Monday, May 12, 2008


Disclaimer: This is not a post about parents who feed their children formula. This is a post about the way formula companies, in this case the makers of Similac, try to make their product appear to be comparable to breastmilk.

Take a look at this coupon page in yesterday's paper (click on image for a larger version):

Do you see what I see?

(For the record, I added "breastmilk is free!" to the coupon for two reasons: first, it is because I don't want to get sued for electronically reproducing a coupon, and second, it's because it's true. So I'm not talking about that part.)

I was about to dismiss it as a "just another formula coupon", when the "nutrition to go" slogan caught my eye. (Well, it was supposed to catch my attention, duh!)

So, what's the problem with that?

If they want to make formula more convenient, then fine, but if you pay attention, all the themes in the ad (primarily nutrition and convenience) have always been applied to breastfeeding.

Nutrition: Formula may be adequate, but you can't get any closer to meeting an infant's nutritional needs than breastmilk. Formula companies are still trying to catch up by adding "special" nutrients found in breastmilk. A fairly recent discovery in breastmilk composition is stem cells. Given all the other reasons to use stem cells, I can't forsee this being added to formula any time soon. Nonetheless, having some of the same components doesn't make it equal to breastmilk. And as Henry Dwight Chapin stated, "there is no difference between a diamond and a piece of charcoal chemically."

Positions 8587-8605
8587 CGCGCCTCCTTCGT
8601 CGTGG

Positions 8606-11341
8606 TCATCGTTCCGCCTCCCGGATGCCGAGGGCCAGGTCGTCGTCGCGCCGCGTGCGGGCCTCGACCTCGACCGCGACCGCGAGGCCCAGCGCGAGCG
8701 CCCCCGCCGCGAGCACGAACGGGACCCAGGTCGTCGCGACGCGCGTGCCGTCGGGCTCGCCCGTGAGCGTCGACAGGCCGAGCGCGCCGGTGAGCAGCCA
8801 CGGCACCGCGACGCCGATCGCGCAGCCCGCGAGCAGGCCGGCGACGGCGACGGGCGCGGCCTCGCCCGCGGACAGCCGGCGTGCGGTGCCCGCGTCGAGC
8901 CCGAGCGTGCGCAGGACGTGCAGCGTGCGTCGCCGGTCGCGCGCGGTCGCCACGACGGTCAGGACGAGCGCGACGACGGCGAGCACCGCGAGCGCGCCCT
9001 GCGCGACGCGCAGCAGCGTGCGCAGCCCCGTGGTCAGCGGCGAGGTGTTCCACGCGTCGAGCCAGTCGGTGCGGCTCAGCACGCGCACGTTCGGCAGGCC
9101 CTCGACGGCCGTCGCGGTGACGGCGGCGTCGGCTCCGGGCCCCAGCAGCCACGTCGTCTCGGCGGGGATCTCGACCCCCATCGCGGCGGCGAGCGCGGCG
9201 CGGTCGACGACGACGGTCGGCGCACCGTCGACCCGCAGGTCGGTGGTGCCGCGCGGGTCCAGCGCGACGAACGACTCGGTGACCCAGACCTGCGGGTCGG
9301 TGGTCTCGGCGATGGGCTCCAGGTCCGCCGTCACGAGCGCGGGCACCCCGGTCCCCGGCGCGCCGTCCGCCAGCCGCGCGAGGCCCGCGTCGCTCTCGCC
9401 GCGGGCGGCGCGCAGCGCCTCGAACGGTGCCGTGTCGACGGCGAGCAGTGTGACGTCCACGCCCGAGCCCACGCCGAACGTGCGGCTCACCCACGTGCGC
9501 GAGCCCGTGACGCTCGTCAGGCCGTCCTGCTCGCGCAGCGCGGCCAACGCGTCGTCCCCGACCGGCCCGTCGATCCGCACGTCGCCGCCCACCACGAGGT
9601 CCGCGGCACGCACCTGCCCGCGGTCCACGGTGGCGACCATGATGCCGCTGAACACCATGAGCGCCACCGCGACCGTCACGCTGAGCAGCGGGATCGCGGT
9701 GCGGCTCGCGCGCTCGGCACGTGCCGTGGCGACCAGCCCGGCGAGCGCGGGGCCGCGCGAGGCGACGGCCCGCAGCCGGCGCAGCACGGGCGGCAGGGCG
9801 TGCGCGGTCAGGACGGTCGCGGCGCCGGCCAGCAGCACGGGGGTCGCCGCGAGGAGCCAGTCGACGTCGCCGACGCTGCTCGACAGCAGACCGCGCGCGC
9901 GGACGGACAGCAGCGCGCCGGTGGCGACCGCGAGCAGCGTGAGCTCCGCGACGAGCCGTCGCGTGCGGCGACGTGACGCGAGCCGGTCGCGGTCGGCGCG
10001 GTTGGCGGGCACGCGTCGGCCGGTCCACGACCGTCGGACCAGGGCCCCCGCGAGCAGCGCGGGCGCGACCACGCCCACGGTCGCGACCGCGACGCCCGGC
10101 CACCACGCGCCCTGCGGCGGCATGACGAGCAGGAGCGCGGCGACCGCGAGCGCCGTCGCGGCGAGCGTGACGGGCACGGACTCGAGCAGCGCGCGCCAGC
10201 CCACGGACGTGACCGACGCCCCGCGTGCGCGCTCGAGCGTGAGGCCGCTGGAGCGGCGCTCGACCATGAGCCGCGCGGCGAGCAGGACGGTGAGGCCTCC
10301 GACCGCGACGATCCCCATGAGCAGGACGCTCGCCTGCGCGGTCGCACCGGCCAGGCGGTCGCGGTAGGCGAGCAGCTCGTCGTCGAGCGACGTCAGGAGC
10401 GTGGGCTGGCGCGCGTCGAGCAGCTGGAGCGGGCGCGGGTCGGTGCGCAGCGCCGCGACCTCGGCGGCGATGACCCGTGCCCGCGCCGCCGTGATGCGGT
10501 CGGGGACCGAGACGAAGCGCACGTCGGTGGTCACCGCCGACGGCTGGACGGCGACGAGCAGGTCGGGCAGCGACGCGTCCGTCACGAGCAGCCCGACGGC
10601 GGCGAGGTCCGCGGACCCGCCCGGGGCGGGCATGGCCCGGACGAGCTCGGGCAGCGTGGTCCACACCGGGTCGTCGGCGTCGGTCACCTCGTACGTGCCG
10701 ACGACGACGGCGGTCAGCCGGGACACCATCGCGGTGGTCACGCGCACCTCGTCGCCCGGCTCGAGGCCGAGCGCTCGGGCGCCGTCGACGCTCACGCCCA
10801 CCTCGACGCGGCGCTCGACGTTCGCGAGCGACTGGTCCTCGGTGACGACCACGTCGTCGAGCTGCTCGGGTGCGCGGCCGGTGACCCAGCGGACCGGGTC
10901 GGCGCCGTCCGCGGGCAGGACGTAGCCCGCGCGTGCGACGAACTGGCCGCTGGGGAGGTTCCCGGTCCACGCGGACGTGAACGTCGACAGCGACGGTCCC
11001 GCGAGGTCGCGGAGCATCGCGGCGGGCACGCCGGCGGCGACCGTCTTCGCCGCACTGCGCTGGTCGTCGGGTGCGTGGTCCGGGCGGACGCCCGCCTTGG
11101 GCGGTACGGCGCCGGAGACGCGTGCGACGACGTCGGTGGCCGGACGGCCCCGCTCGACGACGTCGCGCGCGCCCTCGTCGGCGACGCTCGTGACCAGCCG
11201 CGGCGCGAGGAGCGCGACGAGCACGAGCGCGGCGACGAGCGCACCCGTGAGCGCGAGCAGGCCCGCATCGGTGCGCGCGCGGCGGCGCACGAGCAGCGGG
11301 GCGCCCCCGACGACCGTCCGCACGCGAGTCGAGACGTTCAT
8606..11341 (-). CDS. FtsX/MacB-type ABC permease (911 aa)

Convenience: "great nutrition on the go", "ready when you are", "perfect for travel, late night feedings, or when you're just out and about. It's the easy way to keep you and your baby happy." Breastmilk does all those things and more. It appears that formula feeding isn't as easy and convenient as once thought.

But this is what bothers me the most: their trademarked slogan: "Strong babies start here". If they put that slogan on their label (which it doesn't appear they do), I would think they'd have to put the disclaimer, "this statement has not been evaluated by the Food and Drug Administration." It just seems ironic that when a breastfeeding advocate says "breast is best", people get all offended because apparently we are not promoting choice. But if a company (with the intention of increasing revenue) implies that if you want a strong baby, you should start using their formula, then anyone who dares criticize that statement is dismissed as a nitwit making much ado about nothing. (And once upon a time, any claim about the benefits of a formula had small print saying that breastmilk was best. No small print in this ad. I guess it's not important to know that anymore.)

So in summary, this advert is lacking in many ways, especially accuracy. Yes, it may have nutrients that adequately support the life of an infant, and it may be convenient, but it isn't the way to maintain happiness, it's not perfect, and there are plenty of strong babies that never have touched this stuff. All these statements are quite worthy of the hall of shame.

A funny coincidence: guess the name of the product coupon is on the other side? "Sure" anti-perspirant. So you can read the Similac statements and turn the page and read, "sure".


  1. This is such an excellent post! I really need to add you to my blogroll, many apologies for not having done so yet! I read several other posts and your blog is just EXCELLENT! :-) It definintely warms the heart of a lactivist like me and since I also am very careful and concerned about food, I love the posts about it too...

  2. Thanks Nicole :-) Every time I read your comment I can just hear you say it. I sure do miss you.

    Lilian: Obrigada! I take your comment as a very high compliment. Congratulations on the completion of your PhD!